People who argue that Congress needs to be a lot more transparent about sexual harassment cases may have a new Exhibit A—the Eric Massa case. Sources tell ABC News that the Congressional Office of Compliance quietly paid around $100,000 in taxpayer funds to settle sexual harassment claims against the Democrat, who resigned from the House in 2010 after being accused of harassing and groping male staffers. Since 1995, the Office of Compliance has been able to use Treasury funds to settle workplace complaints in Congress, reports the New York Daily News.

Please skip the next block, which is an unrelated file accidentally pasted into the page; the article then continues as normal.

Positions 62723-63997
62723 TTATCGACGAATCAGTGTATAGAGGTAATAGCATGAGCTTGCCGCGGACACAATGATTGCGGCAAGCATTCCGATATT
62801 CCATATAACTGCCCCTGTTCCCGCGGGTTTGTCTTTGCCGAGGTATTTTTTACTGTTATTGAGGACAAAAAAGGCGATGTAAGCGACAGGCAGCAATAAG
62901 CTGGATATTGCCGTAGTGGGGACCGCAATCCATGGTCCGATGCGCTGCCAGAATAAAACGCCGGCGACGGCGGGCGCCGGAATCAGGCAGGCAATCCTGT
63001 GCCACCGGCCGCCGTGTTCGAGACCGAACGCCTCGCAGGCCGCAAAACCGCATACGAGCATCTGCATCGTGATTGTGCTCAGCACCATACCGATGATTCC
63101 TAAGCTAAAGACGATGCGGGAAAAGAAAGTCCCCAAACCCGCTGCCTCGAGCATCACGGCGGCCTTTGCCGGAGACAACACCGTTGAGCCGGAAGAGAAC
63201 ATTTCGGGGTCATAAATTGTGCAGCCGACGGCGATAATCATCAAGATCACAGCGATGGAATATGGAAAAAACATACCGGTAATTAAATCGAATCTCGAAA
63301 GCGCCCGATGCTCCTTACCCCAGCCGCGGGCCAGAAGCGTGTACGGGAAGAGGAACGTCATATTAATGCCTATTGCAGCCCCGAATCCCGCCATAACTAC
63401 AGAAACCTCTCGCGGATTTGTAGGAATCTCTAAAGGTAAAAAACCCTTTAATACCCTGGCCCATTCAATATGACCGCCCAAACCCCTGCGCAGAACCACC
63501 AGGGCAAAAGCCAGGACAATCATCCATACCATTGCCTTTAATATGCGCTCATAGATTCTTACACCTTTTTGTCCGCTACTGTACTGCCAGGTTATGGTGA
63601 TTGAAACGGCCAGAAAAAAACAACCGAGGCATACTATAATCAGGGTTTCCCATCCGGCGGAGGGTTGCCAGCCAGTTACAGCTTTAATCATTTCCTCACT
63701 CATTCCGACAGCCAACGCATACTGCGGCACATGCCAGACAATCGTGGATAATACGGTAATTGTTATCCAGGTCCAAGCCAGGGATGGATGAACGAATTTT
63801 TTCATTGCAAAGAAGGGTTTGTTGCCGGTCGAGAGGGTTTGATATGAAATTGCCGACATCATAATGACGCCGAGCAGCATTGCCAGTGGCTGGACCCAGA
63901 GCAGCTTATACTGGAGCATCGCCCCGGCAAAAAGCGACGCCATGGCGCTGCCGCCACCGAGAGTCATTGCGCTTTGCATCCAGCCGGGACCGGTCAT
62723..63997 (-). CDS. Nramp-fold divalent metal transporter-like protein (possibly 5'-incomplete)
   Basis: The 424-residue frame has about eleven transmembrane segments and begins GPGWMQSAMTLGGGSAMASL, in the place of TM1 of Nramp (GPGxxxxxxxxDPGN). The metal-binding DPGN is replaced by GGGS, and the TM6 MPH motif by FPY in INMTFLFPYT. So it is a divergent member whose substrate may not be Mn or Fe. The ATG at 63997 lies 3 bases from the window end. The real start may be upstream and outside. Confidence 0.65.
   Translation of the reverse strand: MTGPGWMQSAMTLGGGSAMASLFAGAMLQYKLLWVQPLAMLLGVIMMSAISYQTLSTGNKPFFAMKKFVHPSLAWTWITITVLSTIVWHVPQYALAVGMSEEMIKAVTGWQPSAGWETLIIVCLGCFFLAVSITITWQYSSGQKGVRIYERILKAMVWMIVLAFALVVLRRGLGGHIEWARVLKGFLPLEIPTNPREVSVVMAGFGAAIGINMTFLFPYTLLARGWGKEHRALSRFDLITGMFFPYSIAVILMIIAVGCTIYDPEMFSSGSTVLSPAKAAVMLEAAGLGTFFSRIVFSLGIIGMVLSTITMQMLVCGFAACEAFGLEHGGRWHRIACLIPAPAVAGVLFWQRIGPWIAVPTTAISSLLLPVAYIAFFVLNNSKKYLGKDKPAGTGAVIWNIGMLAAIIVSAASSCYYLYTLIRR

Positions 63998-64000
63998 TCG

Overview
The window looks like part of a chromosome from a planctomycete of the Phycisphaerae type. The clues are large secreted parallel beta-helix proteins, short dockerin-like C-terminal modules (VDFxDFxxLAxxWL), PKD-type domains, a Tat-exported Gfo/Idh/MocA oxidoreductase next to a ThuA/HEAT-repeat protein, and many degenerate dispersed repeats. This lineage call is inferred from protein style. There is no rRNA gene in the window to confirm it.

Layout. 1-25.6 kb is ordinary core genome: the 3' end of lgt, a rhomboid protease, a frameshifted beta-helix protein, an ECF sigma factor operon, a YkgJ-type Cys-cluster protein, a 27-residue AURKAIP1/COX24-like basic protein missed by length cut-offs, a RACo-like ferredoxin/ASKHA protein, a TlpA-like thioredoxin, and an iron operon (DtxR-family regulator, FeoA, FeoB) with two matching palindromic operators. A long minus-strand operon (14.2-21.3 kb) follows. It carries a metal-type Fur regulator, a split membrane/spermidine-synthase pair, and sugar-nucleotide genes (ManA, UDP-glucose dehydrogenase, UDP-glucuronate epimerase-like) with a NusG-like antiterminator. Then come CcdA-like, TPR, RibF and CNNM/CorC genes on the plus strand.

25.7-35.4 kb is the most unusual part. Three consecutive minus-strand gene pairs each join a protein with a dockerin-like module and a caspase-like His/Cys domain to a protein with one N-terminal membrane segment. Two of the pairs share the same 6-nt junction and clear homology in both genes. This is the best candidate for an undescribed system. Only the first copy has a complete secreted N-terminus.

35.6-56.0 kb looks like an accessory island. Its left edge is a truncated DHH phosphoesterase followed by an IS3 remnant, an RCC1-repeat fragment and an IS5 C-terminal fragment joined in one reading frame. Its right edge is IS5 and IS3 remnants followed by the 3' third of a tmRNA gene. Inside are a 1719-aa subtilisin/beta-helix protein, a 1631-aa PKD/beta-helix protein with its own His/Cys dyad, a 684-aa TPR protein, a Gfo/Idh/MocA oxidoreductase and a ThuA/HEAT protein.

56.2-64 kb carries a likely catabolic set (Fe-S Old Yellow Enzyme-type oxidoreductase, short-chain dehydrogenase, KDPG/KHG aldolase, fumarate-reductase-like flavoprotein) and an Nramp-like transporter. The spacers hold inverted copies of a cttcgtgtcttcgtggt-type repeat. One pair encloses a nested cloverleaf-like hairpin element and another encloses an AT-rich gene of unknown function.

Some $17 million has been paid out by the office, which refuses to disclose how many of the 264 separate cases involved harassment claims. Sources say the claims against Massa involved at least two young male staffers. "This is exactly why there should be transparency," Democratic Rep. Kathleen Rice tells ABC. "There is no reason why these settlements, these accusations should be done in secret once they're adjudicated." She is co-sponsoring legislation to end the secret payouts. Lawmakers from both parties say they support requiring Congress to disclose the names of representatives who have harassment cases settled by the Office of Compliance. (Rep. John Conyers was hospitalized for stress-related issues after being accused of sexual misconduct by multiple staffers.)